About 500 protestors marched up 6th Ave. from South Tucson to Armory Park in downtown.
They represented a variety of groups and organizations, each with a reason to use May Day to bring attention to their cause.
Occupy Tucson which has a grievance against Wall Street and big money.
AFSME which feels the battles which have pitted unions against big business and public entities.
Derechos Humanos which is battling against the repercussions felt by the passage of SB 1070.
Border Action Network which is trying to bring attention to border issues.
All with the potential to raise their voices and spark a violent reaction.
But whether by chance, or luck, on this May Day, none of it happened.
For two miles and a full hour they walked in the hot, early afternoon sun to the entrance of the park where they were met by the bullhorn.
The bullhorn was manned by Roy Warden, an activist who was arrested a few years ago in connection with burning a Mexican flag in the park. He has nothing nice to say about the Mexican groups.
But as he shouted and attempted to enter the park where he is prohibited, a group of angels blocked his path.
"Occupy Tucson asked us to be here," says Jerry Diaz, one of the angels. "We wore angel garb and surrounded the front area of the park."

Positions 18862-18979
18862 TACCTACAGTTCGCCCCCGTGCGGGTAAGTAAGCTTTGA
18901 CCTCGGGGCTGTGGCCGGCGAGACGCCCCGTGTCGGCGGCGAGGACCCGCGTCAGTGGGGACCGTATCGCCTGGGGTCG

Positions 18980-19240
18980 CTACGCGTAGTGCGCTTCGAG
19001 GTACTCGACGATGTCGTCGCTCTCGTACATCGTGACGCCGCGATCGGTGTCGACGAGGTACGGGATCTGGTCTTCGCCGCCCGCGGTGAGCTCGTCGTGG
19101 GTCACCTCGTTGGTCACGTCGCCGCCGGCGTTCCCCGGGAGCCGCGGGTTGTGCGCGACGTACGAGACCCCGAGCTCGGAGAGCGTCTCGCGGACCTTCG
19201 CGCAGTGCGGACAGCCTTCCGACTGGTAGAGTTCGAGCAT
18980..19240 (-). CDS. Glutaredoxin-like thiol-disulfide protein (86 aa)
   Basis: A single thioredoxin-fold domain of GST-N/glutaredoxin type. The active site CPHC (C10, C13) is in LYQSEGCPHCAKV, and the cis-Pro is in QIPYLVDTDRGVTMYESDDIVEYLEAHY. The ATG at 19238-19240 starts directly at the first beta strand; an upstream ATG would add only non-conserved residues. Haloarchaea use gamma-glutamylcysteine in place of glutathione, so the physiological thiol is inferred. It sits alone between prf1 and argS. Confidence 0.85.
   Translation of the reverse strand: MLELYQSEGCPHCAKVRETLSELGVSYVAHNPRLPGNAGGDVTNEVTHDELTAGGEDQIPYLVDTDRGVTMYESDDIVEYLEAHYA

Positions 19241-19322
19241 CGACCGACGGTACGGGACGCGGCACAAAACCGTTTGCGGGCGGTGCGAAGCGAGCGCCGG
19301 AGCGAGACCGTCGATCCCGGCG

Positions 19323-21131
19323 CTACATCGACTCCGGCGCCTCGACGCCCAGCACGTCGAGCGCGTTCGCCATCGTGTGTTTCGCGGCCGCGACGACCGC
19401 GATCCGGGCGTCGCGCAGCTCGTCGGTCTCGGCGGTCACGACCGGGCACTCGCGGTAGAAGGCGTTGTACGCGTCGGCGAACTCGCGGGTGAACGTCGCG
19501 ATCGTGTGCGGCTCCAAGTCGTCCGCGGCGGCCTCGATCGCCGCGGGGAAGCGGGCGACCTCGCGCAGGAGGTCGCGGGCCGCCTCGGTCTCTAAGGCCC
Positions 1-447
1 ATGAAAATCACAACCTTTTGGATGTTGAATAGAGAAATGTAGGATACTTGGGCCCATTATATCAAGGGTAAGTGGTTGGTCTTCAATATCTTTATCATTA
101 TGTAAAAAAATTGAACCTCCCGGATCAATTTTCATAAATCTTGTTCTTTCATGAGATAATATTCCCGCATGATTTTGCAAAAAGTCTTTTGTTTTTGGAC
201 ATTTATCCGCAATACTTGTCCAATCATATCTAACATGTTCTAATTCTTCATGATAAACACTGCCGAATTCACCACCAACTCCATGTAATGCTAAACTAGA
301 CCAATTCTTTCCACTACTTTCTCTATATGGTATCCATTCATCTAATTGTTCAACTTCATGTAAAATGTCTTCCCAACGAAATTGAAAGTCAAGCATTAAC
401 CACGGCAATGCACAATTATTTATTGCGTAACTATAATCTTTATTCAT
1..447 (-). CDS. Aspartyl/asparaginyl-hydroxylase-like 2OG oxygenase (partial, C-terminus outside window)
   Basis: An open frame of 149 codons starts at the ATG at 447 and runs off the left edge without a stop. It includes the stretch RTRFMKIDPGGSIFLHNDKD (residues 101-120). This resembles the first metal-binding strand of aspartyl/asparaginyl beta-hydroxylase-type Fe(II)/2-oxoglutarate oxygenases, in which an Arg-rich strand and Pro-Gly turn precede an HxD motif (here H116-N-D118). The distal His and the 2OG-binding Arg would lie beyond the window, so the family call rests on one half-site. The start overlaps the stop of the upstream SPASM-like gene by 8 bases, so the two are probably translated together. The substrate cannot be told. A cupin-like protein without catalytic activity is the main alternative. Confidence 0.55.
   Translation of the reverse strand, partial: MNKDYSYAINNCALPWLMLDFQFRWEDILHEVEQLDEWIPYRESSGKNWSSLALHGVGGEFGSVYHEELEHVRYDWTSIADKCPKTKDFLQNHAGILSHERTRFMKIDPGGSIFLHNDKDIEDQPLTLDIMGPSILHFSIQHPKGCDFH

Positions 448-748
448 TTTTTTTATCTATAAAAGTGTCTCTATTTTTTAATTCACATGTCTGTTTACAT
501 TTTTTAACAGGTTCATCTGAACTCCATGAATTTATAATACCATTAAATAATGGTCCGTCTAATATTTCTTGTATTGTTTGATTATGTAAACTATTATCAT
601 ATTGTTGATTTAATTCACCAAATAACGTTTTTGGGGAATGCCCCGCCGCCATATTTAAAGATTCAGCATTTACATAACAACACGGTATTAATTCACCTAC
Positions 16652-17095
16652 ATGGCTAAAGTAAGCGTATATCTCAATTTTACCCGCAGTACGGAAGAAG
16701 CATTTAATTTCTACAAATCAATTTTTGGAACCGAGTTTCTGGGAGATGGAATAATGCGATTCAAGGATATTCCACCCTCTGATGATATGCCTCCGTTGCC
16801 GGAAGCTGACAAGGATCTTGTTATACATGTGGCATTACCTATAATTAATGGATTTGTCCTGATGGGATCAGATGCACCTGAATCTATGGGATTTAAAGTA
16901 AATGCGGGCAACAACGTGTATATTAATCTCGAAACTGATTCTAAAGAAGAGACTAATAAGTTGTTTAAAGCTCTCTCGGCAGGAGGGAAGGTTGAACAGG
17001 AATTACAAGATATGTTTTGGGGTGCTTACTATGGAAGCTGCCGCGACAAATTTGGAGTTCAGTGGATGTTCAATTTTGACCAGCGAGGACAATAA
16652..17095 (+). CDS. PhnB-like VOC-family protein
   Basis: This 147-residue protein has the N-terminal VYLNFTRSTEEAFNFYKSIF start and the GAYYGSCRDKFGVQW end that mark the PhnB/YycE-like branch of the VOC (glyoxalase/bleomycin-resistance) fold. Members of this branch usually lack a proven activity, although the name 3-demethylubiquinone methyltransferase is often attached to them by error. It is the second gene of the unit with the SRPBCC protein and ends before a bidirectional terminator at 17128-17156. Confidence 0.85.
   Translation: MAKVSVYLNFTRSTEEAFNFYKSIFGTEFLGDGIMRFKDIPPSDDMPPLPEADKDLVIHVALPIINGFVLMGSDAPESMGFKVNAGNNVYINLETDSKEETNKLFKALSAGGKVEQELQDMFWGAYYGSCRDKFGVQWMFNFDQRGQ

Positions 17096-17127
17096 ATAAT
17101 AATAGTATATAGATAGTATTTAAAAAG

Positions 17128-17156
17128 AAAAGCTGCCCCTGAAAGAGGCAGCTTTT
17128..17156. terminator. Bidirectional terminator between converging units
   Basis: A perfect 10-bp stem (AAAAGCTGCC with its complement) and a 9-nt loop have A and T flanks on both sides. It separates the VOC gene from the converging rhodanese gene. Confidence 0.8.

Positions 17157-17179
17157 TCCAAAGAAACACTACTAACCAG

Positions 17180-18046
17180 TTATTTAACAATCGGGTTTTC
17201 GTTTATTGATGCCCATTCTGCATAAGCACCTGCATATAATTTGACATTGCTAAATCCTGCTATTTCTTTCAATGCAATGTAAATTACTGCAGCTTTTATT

The Angel Project was formed after Matthew Shepard was murdered in Wyoming in 1998. It's mission is peaceful.
In this case, it worked.
"The police were there for us and did their part," says Diaz. "Everybody did what they needed to do."
But it was not just the angels.
In the front of the park on May Day, the Peace Ribbon also fluttered in the warm, afternoon breeze.
It's not really a ribbon but hundreds of hand sewn, 2 foot by 3 foot, cloth flags. On each, is the name and a bit of information about a man or woman who has died in Iraq or Afghanistan.
Mary DeCamp watches over it, cleans it and takes care of it.
"It's an international touring exhibit," she says. "It's such an honor to serve this way."
When someone else wants to display it, she carefully packages it and sends it on its way.
But Tucson is more or less its permanent home.
"We got such great weather here," she says. "We've got a great peace and social justice community."
With angels circling the park and with peace symbols greeting those who enter, violence was just not going to mar the message.
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